Young and Hungry

Good Ethiopian Coffee Now in Hyattsville

I'll admit it: Starbucks is often my default morning cup, and I'll tell you why. It's convenient. You can't throw a Hear Music compilation CD without bonking some barista over-extracting your espresso. I mean, before the recession hit, I think they were planning to open a Starbucks in my dog's crate.

Not that I totally subscribe to the Starbucks as Evil Coffee Empire theory. I actually love the Pike Place Blend, even if it's roasted too dark to fully taste the beans that go into the coffee. But, really, who wants to be a corporate shill?

Not me, which is why I still like seeking out local coffee houses, though that's becoming harder since they're dying faster than daily newspapers and independent bookstores. But this weekend, I tripped upon Shagga Coffee and Restaurant in Hyattsville, which peddles a concise menu of Ethiopian dishes and sells dark, sweet cups of Harrar coffee. (Incidentally, Todd Kliman over at the Washingtonian reports that Shagga, which sounds like Austin Powers' favorite coffee shop, should actually be spelled Shegga, which apparently means "good" or "beautiful" in Amharic. Stupid sign makers.)

Anyway, I got to talking with one of the owners, Kelem Lemu, and she said that Caffe Pronto, the Annapolis-based company, creates a special roast for Shagga. It starts with Harrar beans, dry-processed and medium roasted, which produces a cup of coffee that's unbelievably fruity on the palate and floral on the aftertaste. These characteristics might turn off suburban Joe slurper accustomed to Starbucks' heavy hand on the roaster, but they are perfectly balanced by the coffee's natural acidity, making for one fine cup of java. Better yet, Shagga sells 12-ounce bags of its custom-made "Ethiopian Horse Harrar" for a little more than $10 a pop.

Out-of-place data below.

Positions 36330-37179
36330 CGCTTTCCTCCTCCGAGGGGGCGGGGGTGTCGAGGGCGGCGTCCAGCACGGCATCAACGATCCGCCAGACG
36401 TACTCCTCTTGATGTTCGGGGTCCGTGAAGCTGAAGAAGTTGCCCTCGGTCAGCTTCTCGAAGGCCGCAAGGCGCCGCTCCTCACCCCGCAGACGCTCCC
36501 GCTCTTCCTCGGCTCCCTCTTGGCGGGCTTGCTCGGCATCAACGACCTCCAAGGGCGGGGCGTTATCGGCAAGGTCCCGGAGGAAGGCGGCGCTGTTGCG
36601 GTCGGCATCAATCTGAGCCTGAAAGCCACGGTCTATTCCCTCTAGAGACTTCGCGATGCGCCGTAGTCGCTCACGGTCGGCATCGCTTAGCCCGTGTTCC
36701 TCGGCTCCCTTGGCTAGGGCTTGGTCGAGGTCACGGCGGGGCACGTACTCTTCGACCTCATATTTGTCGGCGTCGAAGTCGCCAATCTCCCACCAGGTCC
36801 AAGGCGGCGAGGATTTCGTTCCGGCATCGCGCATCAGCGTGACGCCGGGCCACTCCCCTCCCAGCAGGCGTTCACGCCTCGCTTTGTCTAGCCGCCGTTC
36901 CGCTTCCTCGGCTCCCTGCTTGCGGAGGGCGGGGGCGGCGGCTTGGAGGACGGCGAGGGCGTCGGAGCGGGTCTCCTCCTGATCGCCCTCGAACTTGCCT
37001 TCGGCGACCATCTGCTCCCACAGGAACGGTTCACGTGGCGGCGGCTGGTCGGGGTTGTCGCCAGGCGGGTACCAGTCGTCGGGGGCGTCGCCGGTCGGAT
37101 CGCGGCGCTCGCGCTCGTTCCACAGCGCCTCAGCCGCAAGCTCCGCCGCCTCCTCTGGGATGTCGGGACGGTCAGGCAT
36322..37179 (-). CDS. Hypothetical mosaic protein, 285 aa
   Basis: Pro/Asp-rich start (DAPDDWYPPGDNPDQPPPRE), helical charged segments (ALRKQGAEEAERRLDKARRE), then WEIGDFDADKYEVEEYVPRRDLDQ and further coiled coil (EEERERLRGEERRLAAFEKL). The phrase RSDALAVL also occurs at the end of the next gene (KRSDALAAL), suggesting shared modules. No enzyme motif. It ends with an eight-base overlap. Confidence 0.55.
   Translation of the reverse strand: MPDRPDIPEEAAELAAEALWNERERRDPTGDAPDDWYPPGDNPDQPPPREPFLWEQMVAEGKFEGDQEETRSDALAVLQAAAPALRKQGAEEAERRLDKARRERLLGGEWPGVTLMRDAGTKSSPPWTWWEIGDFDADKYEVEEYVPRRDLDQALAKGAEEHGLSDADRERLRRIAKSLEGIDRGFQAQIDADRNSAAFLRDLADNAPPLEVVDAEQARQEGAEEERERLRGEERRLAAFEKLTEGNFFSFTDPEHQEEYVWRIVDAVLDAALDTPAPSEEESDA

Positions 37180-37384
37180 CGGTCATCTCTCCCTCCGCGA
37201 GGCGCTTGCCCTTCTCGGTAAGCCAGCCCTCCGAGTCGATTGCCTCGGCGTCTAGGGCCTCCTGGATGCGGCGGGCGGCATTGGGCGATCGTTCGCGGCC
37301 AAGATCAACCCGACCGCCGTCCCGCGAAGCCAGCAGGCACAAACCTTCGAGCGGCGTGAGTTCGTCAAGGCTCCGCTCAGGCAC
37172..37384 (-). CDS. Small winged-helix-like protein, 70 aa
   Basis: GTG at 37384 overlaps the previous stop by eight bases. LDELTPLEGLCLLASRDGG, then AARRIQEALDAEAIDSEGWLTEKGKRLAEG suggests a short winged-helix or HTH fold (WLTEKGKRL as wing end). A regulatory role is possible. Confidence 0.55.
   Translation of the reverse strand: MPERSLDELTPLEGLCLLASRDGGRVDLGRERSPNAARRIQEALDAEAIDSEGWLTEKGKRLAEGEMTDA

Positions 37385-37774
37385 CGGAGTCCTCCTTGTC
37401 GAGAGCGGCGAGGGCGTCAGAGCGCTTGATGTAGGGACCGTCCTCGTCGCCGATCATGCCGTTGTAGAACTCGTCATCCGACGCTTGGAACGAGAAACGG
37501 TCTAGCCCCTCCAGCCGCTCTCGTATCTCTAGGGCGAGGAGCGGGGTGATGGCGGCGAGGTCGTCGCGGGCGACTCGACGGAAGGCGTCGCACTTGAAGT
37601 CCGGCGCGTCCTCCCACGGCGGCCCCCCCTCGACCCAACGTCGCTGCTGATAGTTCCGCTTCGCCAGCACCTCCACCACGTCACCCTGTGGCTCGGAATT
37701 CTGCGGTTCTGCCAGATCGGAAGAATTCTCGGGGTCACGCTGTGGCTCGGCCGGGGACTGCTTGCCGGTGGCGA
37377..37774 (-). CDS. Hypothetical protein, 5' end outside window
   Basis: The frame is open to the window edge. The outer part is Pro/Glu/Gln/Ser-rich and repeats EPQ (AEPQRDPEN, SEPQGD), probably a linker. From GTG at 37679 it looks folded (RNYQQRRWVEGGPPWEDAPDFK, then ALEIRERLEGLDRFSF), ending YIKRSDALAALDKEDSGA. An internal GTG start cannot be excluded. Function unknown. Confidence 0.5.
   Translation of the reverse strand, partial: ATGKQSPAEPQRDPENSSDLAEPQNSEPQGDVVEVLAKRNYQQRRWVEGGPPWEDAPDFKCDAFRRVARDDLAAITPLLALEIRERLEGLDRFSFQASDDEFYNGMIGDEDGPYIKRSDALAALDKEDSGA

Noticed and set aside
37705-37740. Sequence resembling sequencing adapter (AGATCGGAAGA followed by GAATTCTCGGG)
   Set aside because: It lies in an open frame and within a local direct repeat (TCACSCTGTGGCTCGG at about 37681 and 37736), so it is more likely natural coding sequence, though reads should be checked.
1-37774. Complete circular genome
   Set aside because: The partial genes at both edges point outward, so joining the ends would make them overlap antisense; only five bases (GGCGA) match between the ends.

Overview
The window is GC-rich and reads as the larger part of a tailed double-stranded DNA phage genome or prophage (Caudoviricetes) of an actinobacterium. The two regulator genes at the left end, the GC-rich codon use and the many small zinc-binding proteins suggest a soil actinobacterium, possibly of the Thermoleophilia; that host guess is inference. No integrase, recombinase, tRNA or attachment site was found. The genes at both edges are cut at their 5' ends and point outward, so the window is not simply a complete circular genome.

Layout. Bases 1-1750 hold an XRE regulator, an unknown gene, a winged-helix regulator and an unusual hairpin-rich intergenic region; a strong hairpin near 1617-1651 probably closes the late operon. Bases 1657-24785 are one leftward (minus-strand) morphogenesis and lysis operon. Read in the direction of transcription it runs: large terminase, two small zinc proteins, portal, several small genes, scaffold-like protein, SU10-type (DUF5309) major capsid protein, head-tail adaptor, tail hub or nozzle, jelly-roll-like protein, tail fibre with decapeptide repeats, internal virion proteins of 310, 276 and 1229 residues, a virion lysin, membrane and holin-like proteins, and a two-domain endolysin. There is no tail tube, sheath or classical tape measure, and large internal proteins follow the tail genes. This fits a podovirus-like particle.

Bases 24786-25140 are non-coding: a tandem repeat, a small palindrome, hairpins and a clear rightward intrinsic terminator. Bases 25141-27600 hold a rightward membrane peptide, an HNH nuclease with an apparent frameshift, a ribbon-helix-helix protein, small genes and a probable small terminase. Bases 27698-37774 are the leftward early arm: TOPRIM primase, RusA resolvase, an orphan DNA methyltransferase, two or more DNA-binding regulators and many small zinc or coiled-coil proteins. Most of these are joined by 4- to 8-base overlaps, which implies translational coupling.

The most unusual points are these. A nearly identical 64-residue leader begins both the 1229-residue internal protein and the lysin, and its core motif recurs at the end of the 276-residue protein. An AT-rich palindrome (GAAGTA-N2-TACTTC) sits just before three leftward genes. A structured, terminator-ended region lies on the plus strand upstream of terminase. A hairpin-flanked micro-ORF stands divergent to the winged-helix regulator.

So why "Horse Harrar"?

The folks at Shagga had no idea.

Shagga Coffee and Restaurant, 6040 Baltimore Ave., Hyattsville, (240) 296-3030.

  • Dan Riley

    Gotta be a typo...maybe "house"?

  • Nick Cho

    "MAO Horse" is the name of the export company in Ethiopia who mills and sells this coffee (MAO is the initials of the late patriarch of the family, Mohammed Abdullah Ogsadey).

    They're a fairly well-known (at least in the industry) brand of Harar coffee, and of good quality for a type of coffee that often gets funky and out-of-control.

    I guess they liked horses. Horses are prized in Ethiopia.

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  • Ali

    He liked horses and its not a typo. His logo is a horse. He was an ethnic Somali Ethiopian and he was the first company/man to export Ethiopian coffee.